This is where the working capital ratio (or current ratio) comes in handy. If you want to benchmark yourself against competitors or other businesses, the ratio requires less context to be understood.

The working capital ratio tells you the proportion of assets you own relative to the debt you owe. Instead of subtracting current liabilities from current assets, the working capital ratio equation is:

Working Capital Ratio = Current Assets / Current Liabilities

In this case, you’re aspiring for a working capital greater than 1.0, which corresponds to a positive working capital. Once the ratio dips below 1, you don’t have enough current assets to cover your debts.

Let’s look at that prior example of two businesses with a working capital of $1,000.

The graphic designer has $2,000 in the bank, $5,000 in accounts receivables, and $6,000 in accounts payables. With current assets of $7,000 and current liabilities of $6,000, their working capital is $1,000 and their working capital ratio is 1.17.

The manufacturer has $10,000 in their bank account, $30,000 in inventory, $9,000 in accounts payable, and $30,000 in short-term loan payments. Their current assets are $40,000 with current liabilities of $39,000. Their working capital is $1,000 as well, but their ratio is 1.03.

Despite having the same working capital, the business with the higher working capital ratio shows a better ability to pay down its debts.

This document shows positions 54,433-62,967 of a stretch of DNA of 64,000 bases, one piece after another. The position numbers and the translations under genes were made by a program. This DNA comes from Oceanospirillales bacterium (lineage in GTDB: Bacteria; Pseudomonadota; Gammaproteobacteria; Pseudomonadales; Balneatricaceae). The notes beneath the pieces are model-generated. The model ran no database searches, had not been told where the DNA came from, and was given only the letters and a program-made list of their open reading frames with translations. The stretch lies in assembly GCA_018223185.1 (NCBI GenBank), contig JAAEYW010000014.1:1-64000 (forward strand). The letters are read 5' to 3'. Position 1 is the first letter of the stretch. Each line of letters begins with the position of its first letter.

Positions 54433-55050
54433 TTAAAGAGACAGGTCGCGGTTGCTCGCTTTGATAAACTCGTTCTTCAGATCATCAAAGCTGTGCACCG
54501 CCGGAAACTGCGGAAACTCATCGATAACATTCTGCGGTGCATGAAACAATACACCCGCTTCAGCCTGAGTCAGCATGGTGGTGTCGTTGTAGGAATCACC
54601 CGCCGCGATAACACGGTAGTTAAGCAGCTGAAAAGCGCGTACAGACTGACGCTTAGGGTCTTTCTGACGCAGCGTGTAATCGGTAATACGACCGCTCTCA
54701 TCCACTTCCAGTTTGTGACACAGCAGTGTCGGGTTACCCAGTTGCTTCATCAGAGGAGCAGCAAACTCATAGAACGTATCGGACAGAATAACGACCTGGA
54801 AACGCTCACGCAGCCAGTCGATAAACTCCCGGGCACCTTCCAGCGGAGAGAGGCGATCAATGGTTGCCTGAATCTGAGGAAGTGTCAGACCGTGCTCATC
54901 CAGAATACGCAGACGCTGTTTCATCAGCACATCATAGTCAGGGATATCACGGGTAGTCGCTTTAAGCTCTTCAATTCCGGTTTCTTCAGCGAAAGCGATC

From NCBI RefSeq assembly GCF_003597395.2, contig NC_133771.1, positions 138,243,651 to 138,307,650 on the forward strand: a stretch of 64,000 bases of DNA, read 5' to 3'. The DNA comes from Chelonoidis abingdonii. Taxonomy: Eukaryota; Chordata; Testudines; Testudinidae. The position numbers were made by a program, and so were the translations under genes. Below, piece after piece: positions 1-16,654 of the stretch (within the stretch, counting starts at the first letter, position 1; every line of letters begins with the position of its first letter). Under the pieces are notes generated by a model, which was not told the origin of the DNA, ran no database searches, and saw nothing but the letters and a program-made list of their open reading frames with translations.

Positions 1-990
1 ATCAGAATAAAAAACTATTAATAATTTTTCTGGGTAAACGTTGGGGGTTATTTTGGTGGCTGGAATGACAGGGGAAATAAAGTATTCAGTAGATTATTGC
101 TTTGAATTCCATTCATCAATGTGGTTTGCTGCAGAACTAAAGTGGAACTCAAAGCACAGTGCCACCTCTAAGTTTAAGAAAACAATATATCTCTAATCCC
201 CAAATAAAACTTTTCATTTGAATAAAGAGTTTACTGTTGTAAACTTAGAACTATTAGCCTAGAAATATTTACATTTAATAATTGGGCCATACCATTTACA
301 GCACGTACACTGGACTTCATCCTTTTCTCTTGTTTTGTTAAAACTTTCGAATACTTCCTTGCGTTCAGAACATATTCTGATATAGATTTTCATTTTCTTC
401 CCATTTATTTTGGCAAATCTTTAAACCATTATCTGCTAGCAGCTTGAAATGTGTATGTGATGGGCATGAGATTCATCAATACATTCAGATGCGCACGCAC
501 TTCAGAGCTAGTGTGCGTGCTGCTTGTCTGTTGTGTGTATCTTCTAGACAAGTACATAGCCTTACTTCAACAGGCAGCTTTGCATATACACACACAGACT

What’s A Good Working Capital Ratio?

It’s suggested that businesses should aim for a working capital ratio of 1.0 to 2.

You might think that a higher working capital ratio is always better—after all, it means you’re more set to cover your debts, right?

A high working capital ratio highlights a different problem: the underuse of assets. It means you have a surplus of assets at your disposal that aren’t being invested back into the business.

When looking at your working capital, don’t just think about how easily you can pay your debts. Think about what you can do with those assets to help grow your business.

If your high working capital ratio comes from inventory, it might be time to offer a discount to move excess stock. If it comes from cash balances, look into investments that can increase your business’s efficiency.

Making the Most Of Working Capital

Working capital is one of many metrics businesses should track to understand their business’s financial health. The best way to get value from these metrics? Spend less time calculating and more time analyzing.

Enter Finmark from BILL: a financial planning tool that helps you track essential metrics and automatically turn data into intuitive reports, dashboards, and visualizations. That means less time crunching with a calculator and more time making impactful, informed decisions.

Try a free trial of Finmark today.

This content is presented “as is,” and is not intended to provide tax, legal or financial advice. Please consult your advisor with any questions.